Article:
“Rough sleeping may be more prevalent, enduring and ‘invisible’ than we think. The majority of respondents had slept rough, often in ‘out of sight’ locations and with little contact with support services such as rough sleeper teams. Rough sleeping was not an emergency measure for a night or two until adequate shelter could be found. Rather, many respondents had endured sustained episodes of rough sleeping.”

I’ll post more info but you can see the full report at:

 http://www.crisis.org.uk/data/files/publications/HiddenTruthAboutHomelessness_web.pdf

“The survey was conducted in day centres for homeless people in 11 towns and cities in England. These were London, Birmingham, Oxford, Stockport, Newcastle, Blackpool, Manchester, Southampton, Newton Abbot, Sheffield, and Brighton. The character of, and services offered by each day centre varied considerably, from small organisations with a handful of regular clients with whom they work closely to large drop-in centres serving food and offering other basic facilities such as showers and laundry to 200+ people a day.”

I was at our soup-run last night and spoke to three different people who all stated that they do not use day centres (one because he was banned the other two out of choice).  So this research might well be missing data from some of the most vulnerable individuals!

 

Clive

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Our support worker in Bradford, Mat, who is new to us and quite new to our service user group is asking some great questions!  For instance yesterday he spent a few hours trying to support a guy to get some housing who had just been evicted from a hostel.  As always with our service users things are never straight forward and there is probably more to learn, but the reason for his eviction (or at least a contributing factor) is to do with him either having alcohol or consuming alcohol on the premises.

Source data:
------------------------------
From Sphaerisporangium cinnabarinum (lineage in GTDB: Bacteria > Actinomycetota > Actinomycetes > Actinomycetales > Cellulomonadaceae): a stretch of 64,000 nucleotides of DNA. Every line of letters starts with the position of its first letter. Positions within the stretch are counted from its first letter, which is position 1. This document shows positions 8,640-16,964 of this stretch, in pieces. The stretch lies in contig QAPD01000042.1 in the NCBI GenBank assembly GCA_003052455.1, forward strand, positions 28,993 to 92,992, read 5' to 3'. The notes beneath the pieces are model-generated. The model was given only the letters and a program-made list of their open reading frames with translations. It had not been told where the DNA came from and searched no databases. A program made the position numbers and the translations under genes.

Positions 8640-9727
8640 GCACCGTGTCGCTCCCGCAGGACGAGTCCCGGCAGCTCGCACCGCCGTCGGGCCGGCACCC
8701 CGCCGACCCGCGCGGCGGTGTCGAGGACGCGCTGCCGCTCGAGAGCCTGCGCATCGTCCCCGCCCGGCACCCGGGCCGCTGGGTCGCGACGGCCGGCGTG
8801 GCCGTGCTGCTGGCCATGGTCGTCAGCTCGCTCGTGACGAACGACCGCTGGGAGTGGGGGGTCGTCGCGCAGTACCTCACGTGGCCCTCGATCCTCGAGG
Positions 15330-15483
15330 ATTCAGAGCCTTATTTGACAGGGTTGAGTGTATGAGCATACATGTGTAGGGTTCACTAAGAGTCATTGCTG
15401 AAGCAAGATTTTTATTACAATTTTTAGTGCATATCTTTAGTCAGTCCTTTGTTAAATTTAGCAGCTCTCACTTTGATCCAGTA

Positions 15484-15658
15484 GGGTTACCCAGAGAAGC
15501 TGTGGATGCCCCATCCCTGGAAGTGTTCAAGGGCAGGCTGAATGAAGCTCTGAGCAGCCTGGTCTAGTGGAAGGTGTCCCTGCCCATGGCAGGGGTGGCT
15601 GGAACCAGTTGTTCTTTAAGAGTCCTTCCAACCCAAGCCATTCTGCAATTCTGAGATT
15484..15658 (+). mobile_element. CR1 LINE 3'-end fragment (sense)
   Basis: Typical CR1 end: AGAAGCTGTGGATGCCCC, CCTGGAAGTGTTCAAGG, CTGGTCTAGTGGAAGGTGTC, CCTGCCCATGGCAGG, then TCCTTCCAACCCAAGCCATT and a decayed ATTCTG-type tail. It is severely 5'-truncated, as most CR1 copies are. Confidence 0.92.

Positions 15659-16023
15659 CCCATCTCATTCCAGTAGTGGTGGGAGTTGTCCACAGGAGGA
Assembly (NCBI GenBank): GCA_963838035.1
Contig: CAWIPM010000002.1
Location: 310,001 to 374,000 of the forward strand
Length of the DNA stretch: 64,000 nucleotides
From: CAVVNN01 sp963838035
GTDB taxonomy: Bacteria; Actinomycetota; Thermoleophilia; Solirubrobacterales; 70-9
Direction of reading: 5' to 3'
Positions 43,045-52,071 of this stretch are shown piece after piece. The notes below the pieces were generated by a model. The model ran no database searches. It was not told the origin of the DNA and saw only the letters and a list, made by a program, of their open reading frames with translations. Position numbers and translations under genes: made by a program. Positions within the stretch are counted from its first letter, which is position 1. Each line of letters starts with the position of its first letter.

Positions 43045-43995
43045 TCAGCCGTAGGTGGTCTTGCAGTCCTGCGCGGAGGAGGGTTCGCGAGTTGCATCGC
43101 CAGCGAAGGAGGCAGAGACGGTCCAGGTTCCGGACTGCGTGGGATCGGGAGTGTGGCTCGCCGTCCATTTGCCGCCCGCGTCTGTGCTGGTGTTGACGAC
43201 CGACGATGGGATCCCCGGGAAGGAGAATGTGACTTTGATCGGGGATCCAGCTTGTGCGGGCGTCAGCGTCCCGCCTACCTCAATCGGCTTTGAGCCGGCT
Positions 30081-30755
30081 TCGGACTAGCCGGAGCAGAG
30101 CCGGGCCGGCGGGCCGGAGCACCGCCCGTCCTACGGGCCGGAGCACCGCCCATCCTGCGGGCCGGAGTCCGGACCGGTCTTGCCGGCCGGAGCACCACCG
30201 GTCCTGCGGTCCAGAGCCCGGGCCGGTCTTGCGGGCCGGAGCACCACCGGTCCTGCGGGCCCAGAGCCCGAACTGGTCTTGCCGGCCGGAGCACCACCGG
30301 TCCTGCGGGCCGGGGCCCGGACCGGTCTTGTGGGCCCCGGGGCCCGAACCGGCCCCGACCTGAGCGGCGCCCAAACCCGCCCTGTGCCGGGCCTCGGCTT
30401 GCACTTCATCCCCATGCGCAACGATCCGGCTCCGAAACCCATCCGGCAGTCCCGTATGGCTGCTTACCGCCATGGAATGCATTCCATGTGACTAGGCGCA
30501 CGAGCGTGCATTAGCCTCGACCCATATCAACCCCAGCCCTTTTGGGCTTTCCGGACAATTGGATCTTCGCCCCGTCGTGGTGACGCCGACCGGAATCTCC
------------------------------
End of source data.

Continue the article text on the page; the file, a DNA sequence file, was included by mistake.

The challenge for Mat is that the guy only moved into this hostel about a week ago.  He has a massive alcohol problem.  So Mat’s questions are why was this person referred to and housed by a hostel that has such strict rules about alcohol on the premises.  The job in hand today should have been done a week ago and without the challenge of a recent eviction making supported housing providers nervous about this guy’s behaviour.  We’re confident that he’s no angel, but if square pegs are forced into round holes something has to break and it’s usually the vulnerable that come off worse.

My worry is that we live in a society where it’s all too easy to point at people like our service users and say ‘it’s your own fault, you should behave properly’ but when you consider this not unfamiliar story of how someone was set up to fail maybe the fingers that are pointing need to take a u-turn!

Clive